After the march, the groups went to Shiloh Methodist Church for a rally where speakers urged the passage of a public accommodations bill to end further demonstrations. The purpose of the church rally was to encourage locals to fight segregation because they would have to continue to fight in order to achieve equity once the protestors left the area.
More rumors and innuendos spread throughout the local area and the state regarding the protests. For example, a statement was issued by Somerset County State’s Attorney Wade Ward, “that community leaders planned to appoint com-mittees comprised of both races and merchants to work out an agreement that would be satisfactory to all persons.” After the protestors left town on Friday, December 29, it was reported that Wade had an agreement from four Crisfield restaurants to desegregate before the freedom riders left Baltimore, but when they found that a bus load of riders were coming anyway, they tore up the agreement. Wade also reportedly revealed that CORE and CIG leaders were informed of the agreement. The bus came anyway with instructions that if they had actually agreed to integrate there wouldn’t be a demonstration. However, the bus got lost and two restaurants remained open two hours later than their normal operating hours, as a show of good faith. However, the restaurants closed before the bus finally arrived at 8 p.m. The most positive thing to come out of the protests was that the Maryland Bi-Racial Commission agreed to create bi-racial commissions on the Eastern Shore.
After December 29th, protests were planned in other towns on the Shore, such as in Cambridge and Easton. For Crisfield, change occurred slowly, and without violence, as had been exhibited throughout the state and other areas of the Deep South. After restaurants opened their doors to all people, other estab-lishments followed suit.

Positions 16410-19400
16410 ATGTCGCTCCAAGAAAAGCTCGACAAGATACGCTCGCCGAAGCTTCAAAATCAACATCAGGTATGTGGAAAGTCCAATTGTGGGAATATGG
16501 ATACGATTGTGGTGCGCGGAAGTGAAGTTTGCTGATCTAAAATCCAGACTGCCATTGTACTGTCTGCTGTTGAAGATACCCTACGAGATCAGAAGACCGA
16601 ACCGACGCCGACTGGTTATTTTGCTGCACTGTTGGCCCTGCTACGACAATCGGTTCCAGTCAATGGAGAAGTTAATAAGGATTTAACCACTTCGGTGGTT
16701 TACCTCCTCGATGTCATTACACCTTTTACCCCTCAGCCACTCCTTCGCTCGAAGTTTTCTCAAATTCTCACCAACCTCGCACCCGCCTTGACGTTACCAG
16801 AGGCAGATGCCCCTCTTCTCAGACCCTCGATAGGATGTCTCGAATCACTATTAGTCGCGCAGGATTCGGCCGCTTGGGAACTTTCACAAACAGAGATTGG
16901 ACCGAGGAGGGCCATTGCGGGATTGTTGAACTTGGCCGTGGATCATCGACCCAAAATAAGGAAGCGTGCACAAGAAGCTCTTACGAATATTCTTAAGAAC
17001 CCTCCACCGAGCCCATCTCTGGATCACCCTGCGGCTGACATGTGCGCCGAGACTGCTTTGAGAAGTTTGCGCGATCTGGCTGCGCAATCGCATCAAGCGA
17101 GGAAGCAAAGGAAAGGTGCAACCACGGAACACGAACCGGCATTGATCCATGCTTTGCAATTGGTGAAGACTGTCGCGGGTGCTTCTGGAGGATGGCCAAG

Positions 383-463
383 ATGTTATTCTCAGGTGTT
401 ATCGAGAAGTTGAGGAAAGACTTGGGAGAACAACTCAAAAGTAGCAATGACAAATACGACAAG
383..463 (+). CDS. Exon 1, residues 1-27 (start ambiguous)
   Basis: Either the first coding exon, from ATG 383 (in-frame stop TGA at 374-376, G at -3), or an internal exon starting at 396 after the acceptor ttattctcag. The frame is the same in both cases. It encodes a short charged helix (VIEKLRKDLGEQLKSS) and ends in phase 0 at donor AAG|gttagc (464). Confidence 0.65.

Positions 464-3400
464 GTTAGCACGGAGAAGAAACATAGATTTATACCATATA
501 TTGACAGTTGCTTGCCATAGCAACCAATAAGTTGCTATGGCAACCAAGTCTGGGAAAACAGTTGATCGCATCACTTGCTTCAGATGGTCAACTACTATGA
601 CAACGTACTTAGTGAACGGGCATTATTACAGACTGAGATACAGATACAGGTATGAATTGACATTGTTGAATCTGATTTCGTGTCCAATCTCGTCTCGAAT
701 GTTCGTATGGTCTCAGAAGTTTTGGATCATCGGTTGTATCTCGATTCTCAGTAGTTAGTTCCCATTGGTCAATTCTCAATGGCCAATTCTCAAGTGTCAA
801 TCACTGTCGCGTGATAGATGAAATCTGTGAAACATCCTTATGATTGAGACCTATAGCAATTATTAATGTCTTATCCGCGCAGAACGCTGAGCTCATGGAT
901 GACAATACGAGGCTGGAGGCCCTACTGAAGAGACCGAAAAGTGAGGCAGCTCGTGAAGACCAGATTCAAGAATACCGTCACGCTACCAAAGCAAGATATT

For nearly forty-three years, very little was mentioned or known about the Crisfield Protests of 1961, because most of those who witnessed the protests or participated in them had passed. For some unknown reason, pictures of the pro-testors were found in California and someone noticed that one of the pictures had a sign with the name Crisfield, Maryland on it. Those who held the pictures notified the local authorities and the Tawes Museum and inquired if they were in-terested in the photographs. The photos were sent to the museum and fortune-ately, Tim Howard, a History graduate student at Salisbury University and em-ployee at the museum, saw the photos and purchased some of them.
While Howard was enrolled in Dr. Clara L. Small’s History 590 class in Local History at Salisbury University in the spring of 2004, Congressman John Lewis was a speaker in Salisbury University’s Sarbanes Lecture Series. On March 29th, 2004, students in Dr. Small’s class were given the opportunity to meet, privately for about an hour, with Congressman Lewis. Tim Howard was one of the honored students. He had some of the photographs of the participants of the Crisfield protests and showed them to Congressman Lewis. The Congressman readily identified four of the ten demonstrators in the Crisfield protests because he had participated with them in various protests, or he had trained with them in previous non-violent procedures. Recent publications of women in the Civil Rights Movement, the persistence and fortitude of Tim Howard, and those photographs will forever link the late Congressman John Lewis, one of the most famous icons of the Civil Rights Movement, to the Sarbanes Lecture Series, Salisbury University, and the little known Crisfield Protests of December 1961.